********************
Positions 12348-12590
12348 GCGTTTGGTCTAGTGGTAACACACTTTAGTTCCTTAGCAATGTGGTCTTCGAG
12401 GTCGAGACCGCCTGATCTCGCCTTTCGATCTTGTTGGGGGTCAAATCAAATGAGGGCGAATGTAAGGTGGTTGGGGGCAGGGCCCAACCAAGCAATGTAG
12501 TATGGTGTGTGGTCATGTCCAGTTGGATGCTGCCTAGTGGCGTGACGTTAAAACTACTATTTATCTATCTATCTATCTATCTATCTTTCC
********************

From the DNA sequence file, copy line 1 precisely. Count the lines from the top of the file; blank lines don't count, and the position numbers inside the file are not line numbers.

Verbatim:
Positions 12348-12590